Is The Post as quick to report progress on racial fairness as it is to report incidents of discrimination? If one is to judge by the experience of the Daughters of the American Revolution, the answer is no.

The DAR has had its image problems, trying to overcome the stereotype of elite women bound up in wide ribbons set off by generous corsages, wearing wide-brimmed, flowered hats and long white gloves. They have been described as nibbling on dainty tea cookies while promoting patriotism, conservatism and exclusivity.

Last spring, a front-page article in The Post headed, "Black Unable to Join Local DAR" told about the denial of membership in a local chapter to Lena S. Ferguson, a school administrative secretary who is black. The story ran on for 53 column inches. The next day, D.C. Council Chairman David A. Clarke introduced legislation to remove the $869,373 annual DAR real-estate tax exemption (later reported as $534,497). The bill died without a murmur in committee at the end of the year.

Two days after Clarke introduced the bill, Post columnist Courtland Milloy whacked the DAR again, and three days later a Post editorial took up the attack with a piece headed, sneeringly, "Daughters of What?" and concluded with the sentence, "Someday the Mary Washington chapter might even grow up."

It was quite an attack.

DAR President-General Sarah M. King, pointing out that Mrs. Ferguson had been accepted as a member of the national DAR and denying that race was the cause of her exclusion from the local chapter, nonetheless was embarrassed. She said she would propose a DAR rule prohibiting local chapters from discriminating and would enforce the prohibition by appointing an ethics committee.

Her administration, she emphasized, was "unanimously pledged to encourage all eligible persons -- regardless of race or religion -- to membership." She said the DAR would launch its own affirmative-action plan, including a genealogist to assist blacks and other applicants and setting up a system monitoring minorities' membership progress.

All this was duly reported, as well as recognition that the DAR helps immigrants obtain and celebrate citizenship, supports needy schools, gives scholarships and maintains a museum and archives. But in April 1984 Post coverage came to a halt.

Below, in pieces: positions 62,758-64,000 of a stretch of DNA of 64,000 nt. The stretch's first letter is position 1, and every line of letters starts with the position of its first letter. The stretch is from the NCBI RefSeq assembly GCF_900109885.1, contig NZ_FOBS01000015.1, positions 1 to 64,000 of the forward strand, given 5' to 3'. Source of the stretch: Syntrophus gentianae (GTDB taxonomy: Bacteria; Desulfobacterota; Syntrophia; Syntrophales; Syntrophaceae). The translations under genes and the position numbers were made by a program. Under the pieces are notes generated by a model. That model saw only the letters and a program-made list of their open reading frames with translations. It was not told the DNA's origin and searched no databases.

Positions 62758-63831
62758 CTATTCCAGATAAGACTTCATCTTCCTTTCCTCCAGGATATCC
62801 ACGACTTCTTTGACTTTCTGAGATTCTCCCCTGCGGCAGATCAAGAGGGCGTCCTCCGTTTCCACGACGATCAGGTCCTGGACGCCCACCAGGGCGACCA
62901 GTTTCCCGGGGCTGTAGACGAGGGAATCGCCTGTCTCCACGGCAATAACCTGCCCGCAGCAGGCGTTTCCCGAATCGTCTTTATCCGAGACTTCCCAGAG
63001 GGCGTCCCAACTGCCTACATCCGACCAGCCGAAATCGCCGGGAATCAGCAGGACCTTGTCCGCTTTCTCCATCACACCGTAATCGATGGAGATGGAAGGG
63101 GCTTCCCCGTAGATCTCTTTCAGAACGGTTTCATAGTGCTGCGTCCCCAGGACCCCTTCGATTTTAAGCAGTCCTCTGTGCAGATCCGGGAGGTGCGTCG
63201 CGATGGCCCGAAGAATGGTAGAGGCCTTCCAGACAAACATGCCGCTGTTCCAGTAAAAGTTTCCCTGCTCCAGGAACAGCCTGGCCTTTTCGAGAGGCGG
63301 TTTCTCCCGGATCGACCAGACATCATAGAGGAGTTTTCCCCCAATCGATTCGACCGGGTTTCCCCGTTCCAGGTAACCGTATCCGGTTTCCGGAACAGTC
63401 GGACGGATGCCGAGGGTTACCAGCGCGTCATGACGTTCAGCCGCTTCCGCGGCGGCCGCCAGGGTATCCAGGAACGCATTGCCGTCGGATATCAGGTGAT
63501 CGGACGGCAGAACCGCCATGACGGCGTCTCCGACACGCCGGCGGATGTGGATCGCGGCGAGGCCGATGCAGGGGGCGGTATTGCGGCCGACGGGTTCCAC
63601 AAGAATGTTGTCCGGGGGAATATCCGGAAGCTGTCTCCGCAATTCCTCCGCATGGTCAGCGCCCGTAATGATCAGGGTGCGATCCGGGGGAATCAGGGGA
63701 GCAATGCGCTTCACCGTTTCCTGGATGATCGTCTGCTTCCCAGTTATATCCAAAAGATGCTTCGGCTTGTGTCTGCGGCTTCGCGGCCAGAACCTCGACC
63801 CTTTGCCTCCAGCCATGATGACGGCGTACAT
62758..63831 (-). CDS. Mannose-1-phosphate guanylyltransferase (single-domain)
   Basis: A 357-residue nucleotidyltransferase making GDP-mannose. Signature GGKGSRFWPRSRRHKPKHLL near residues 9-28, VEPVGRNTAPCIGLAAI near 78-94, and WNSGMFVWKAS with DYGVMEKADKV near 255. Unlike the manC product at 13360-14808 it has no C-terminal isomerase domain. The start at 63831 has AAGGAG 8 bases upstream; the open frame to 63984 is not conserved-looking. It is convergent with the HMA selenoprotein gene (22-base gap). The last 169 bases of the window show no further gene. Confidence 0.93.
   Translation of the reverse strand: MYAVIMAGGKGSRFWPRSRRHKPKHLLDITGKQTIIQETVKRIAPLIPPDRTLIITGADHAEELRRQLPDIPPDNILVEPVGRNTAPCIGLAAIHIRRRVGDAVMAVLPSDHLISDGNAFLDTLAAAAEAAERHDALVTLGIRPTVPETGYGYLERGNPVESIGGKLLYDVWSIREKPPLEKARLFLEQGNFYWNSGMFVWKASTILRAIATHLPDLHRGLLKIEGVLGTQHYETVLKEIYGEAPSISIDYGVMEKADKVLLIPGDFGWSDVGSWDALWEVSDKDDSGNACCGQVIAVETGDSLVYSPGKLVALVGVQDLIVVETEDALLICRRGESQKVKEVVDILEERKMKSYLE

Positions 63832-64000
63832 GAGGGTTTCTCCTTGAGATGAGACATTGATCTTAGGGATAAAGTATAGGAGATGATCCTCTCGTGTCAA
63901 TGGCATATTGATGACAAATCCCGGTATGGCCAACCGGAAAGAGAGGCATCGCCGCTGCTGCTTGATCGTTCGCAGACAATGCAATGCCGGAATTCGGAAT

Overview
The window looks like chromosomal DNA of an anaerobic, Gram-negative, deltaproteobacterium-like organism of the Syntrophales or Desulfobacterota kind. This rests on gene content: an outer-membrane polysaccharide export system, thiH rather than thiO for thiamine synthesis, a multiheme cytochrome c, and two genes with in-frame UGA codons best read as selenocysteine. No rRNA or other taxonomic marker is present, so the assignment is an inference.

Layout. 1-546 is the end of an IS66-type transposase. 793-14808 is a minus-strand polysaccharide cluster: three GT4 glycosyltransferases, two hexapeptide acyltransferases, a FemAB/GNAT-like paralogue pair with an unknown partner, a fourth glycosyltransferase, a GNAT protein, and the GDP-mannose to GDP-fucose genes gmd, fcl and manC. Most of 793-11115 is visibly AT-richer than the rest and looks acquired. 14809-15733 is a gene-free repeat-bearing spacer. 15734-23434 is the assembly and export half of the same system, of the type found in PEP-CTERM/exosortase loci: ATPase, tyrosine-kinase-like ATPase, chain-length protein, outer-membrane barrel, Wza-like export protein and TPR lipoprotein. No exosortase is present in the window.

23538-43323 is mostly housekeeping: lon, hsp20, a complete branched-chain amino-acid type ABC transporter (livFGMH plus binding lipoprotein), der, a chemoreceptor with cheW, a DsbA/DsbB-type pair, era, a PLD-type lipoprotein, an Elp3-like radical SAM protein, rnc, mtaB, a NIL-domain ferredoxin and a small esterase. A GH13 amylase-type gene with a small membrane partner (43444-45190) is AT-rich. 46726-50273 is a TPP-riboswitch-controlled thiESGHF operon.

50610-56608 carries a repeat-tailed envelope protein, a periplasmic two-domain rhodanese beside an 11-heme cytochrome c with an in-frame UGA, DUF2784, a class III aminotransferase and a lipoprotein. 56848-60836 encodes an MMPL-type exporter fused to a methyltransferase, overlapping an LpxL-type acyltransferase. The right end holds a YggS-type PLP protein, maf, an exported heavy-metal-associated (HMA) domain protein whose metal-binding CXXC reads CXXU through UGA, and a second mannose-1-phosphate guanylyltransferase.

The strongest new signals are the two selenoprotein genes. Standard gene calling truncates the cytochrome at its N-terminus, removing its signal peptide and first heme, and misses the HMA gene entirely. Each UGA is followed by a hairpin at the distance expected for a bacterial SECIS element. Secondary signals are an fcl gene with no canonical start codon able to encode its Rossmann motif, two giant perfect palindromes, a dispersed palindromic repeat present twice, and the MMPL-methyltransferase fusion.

In December, The Washington Times reported that Mrs. Ferguson had become an active, happy member of a local DAR chapter and was recruiting other minority women. In January, The Times reported that the DAR had made "revolutionary changes seeking to boost black membership."

One of these was the publication of a book, "Black Courage, 1775-1783" by Robert Ewell Greene, which told about the "faith and fortitude" of "patriotic blacks who served in the Continental Army." The Post was invited to send a reporter to a reception for the author and the DAR president- general, and a copy was sent for a review. Nothing appeared.

Jet Magazine praised the president- general for "a courageous move" in publishing the book; the Washington Afro-American devoted a column to the book alongside a picture of the black author and the DAR head. The New York Times reported the local publication.

Why did The Post, after devoting 2 1/2 columns to charges of DAR bigotry, fail to cover the fact that Mrs. Ferguson was happily in a local chapter (and indeed had been named vice- chairman of a scholarship committee) and the fruition of steps to recognize blacks' role in the Revolutionary War?

Post City Editor Eugene Robinson acknowledged, "It is a story. There was no intentional unfairness. I should have gotten it into the paper. I have no pro-or anti-DAR feelings; I have never had contact with the organation."

Robinson came to The Post after five years on the San Francisco Chronicle. He covered the District Building for two years, then spent a year as assistant city editor, another as day city editor and has been city editor a year. "One simply makes decisions on a day-to-day basis, and this one was put aside over a six-week period," he said.

No wonder the DAR sometimes feels discriminated against, too.